Clinton v. USA

Filing 1

OPINION AND ORDER: The court DENIES Mr. Clinton's motion to file supplemental briefing, [Doc. No. 155], and DENIES his petition, [Doc. No. 98]. Signed by Judge Robert L Miller, Jr on 9/19/2022. (Copy mailed to pro se party)(rmc)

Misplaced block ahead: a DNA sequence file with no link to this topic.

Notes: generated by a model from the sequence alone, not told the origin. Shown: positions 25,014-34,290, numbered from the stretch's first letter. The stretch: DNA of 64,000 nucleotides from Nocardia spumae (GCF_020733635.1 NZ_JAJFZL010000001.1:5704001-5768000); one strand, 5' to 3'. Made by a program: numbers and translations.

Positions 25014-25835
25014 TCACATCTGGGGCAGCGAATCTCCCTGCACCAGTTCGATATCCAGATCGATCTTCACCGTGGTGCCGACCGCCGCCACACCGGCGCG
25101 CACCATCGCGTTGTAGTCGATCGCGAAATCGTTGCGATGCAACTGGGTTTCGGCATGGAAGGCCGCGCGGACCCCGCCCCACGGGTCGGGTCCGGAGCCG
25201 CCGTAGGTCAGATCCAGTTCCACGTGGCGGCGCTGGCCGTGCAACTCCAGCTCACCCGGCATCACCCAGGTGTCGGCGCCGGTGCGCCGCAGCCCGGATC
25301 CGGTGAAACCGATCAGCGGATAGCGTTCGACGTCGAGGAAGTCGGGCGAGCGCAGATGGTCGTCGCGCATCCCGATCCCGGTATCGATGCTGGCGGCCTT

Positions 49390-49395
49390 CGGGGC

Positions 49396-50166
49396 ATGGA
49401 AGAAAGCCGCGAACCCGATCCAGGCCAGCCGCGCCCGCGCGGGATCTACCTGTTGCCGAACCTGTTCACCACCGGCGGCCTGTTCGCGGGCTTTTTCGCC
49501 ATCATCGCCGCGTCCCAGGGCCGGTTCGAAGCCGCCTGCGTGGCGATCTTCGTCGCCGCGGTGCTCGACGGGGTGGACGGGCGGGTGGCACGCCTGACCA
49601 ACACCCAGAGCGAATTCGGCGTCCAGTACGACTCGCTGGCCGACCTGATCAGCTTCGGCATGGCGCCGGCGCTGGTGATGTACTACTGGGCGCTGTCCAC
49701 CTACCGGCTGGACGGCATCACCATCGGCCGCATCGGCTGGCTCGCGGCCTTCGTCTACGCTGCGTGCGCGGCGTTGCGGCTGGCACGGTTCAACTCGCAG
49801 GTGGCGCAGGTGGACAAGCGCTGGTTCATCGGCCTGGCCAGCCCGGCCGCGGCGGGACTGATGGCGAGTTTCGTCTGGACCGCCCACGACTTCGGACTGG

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UNITED STATES DISTRICT COURT NORTHERN DISTRICT OF INDIANA SOUTH BEND DIVISION UNITED STATES of AMERICA, Plaintiff Cause No. 3:18-CR-136-RLM-MGG v. KEVIN CLINTON, Defendant. OPINION AND ORDER Kevin Clinton was found guilty of four counts of mail fraud in violation of 18 U.S.C. § 1341 after a jury trial and sentenced to 71 months imprisonment, a $400 assessment, and $2,271,720.25 in restitution. [Doc. No. 55.] Mr. Clinton filed a petition for relief under 28 U.S.C. § 2255 alleging ineffective assistance of counsel. After briefing was complete, Mr. Clinton asked to file supplemental briefing, a request this court denied because Mr. Clinton didn’t explain what the evidence was or what it would show and didn’t provide any other information. Mr. Clinton renewed his request less than two weeks later, but that request was just as lacking in detail as the first one. For the reasons stated in Doc. No. 154, the court denies Mr. Clinton’s request to file supplemental briefing. “Habeas corpus relief under 28 U.S.C. § 2255 is reserved for extraordinary situations.” Prewitt v. United States, 83 F.3d 812, 816 (7th Cir. 1996). “To prevail on an ineffective assistance claim, a petitioner must establish that [(1)] his ‘counsel’s performance was deficient’ and [(2)] that ‘the deficient performance prejudiced the defense.’” Koons v. United States, 639 F.3d 348, 351 (7th Cir. 2011) (quoting Strickland v. Washington, 466 U.S. 668, 687 (1984)). A court’s “review of the attorney’s performance is ‘highly deferential’ and reflects ‘a strong presumption that counsel’s conduct falls within the wide range of reasonable professional assistance . . . .’” Davis v. Lambert, 388 F.3d 1052, 1059 (7th Cir. 2004) (quoting Strickland v. Washington, 466 U.S. at 689). The “question is whether an attorney’s representation amounted to incompetence under prevailing professional norms, not whether it deviated from best practices or most common custom.” Koons v. United States, 639 F.3d at 351 (internal quotation omitted). Mr. Clinton claims that his attorney didn’t understand technology or business; didn’t gather documents from his former employer; didn’t issue subpoenas and take depositions; didn’t challenge testimony relating to the name of his former employer’s parent company and its sales or how a witness knew certain invoices were fraudulent; didn’t explain Mr. Clinton’s job and responsibilities; and didn’t respond to facts presented by witness Weinhaus. An attorney is not required to be a subject-matter expert, and Mr. Clinton didn’t provide details as to how these allegations amount to incompetence under prevailing professional norms. Even if Mr. Clinton could establish that his attorney’s representation was deficient, for habeas relief he would have to establish that his defense was 2 prejudiced because of it, which means that the result would have been different. Strickland v. Washington, 466 U.S. at 694. Mr. Clinton doesn’t dispute the essential evidence against him: he started and presided over Innovation Services; opened a bank account and registered a mailbox in its name; generated, signed, submitted, and approved its invoices; his employer issued almost $2.3 million in check payments and mailed them to the registered mailbox; he gathered the checks from that mailbox and deposited them in Innovation Services’ account; and the funds were transferred to his and his family’s accounts. Mr. Clinton discusses at length how much profit his employer or employer’s parent company made and his job responsibilities within his CIO role, but these aren’t relevant to the charges, and his petition doesn’t specify how his outcome might have been different but for the performance of his attorney. He also claims that his attorney should have argued that some of the work he approved on invoices from his company, Innovation Services, was completed; but as was made clear during trial, it was fraudulent for him to bill his own employer for work he was paid to perform as a salaried CIO. It’s immaterial whether he actually did some of the work. Accordingly, the court DENIES Mr. Clinton’s motion to file supplemental briefing, [Doc. No. 155], and DENIES his petition, [Doc. No. 98]. SO ORDERED ENTERED: September 19, 2022 /s/ Robert L. Miller, Jr. Judge, United States District Court 3

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